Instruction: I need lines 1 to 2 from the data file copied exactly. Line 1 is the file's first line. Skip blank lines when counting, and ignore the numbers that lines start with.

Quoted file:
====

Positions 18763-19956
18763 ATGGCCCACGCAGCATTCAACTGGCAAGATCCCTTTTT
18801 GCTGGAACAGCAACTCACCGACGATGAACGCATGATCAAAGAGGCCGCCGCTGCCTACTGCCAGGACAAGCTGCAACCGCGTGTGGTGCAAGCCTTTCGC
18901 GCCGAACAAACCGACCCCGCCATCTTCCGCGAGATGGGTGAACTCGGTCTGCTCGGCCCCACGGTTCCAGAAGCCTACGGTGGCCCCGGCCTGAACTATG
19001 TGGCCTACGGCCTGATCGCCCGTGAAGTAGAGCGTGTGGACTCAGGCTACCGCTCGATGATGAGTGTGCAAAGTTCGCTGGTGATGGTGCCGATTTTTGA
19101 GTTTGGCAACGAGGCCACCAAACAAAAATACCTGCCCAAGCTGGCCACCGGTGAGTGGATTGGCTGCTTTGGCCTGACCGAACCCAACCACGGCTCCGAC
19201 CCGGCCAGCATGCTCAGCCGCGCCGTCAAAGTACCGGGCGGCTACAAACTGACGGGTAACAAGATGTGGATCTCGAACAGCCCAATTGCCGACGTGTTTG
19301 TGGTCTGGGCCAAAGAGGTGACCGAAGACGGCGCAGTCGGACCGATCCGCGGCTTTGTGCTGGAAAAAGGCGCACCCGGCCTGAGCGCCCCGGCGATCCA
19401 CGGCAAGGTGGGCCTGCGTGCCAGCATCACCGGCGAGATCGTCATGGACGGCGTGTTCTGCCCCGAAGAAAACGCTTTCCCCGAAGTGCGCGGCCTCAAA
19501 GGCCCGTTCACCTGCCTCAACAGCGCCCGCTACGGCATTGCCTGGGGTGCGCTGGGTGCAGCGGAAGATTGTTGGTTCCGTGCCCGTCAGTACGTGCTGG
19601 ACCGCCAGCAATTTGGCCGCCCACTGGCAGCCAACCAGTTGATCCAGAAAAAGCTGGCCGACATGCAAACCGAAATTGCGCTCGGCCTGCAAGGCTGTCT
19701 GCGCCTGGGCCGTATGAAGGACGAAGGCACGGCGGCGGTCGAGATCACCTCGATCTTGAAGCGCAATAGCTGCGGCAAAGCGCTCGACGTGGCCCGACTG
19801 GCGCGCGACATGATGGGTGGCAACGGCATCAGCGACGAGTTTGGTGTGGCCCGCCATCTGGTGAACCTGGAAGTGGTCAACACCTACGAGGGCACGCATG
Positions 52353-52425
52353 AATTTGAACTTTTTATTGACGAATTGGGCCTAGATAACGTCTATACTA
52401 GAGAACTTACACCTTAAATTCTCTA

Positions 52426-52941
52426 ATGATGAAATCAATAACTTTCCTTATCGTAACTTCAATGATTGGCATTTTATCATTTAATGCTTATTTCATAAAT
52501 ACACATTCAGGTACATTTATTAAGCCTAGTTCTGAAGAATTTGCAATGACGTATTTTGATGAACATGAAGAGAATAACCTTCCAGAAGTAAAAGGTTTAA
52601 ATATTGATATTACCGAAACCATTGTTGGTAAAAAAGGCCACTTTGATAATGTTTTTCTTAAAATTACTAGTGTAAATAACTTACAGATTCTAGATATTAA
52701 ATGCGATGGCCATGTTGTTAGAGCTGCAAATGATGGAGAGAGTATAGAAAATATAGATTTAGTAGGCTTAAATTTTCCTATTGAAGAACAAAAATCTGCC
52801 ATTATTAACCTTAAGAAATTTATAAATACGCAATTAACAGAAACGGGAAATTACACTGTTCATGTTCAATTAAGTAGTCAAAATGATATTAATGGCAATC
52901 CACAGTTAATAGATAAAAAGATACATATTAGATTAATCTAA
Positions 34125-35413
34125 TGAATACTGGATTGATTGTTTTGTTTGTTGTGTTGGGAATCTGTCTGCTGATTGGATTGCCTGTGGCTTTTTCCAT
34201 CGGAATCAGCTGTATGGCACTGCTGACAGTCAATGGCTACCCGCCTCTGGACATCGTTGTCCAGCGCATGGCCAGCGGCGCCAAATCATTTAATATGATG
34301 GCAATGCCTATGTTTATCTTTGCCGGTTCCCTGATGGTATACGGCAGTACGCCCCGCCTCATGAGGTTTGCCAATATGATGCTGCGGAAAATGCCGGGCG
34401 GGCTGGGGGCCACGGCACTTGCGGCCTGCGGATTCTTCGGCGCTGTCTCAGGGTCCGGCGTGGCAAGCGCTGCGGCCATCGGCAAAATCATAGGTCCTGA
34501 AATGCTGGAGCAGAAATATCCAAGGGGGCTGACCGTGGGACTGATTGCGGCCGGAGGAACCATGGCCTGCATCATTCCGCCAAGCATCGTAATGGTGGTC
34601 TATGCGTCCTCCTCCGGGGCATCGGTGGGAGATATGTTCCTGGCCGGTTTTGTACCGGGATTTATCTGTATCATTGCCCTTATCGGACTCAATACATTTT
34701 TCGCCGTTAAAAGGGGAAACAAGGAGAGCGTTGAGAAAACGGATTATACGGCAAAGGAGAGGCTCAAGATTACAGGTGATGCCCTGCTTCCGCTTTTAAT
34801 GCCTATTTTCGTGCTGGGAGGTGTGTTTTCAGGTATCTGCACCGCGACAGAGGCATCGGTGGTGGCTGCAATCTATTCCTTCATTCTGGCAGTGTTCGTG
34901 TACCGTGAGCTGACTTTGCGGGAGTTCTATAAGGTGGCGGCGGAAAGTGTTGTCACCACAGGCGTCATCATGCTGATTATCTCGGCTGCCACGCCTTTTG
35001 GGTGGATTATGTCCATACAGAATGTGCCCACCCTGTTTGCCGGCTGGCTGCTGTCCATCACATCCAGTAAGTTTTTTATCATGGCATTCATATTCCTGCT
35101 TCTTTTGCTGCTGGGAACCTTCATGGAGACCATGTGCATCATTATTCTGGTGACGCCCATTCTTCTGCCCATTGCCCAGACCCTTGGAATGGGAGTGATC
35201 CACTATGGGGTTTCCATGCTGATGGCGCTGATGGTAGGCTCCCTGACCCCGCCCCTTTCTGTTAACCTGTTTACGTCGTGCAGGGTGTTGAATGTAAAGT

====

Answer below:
Positions 18763-19956
18763 ATGGCCCACGCAGCATTCAACTGGCAAGATCCCTTTTT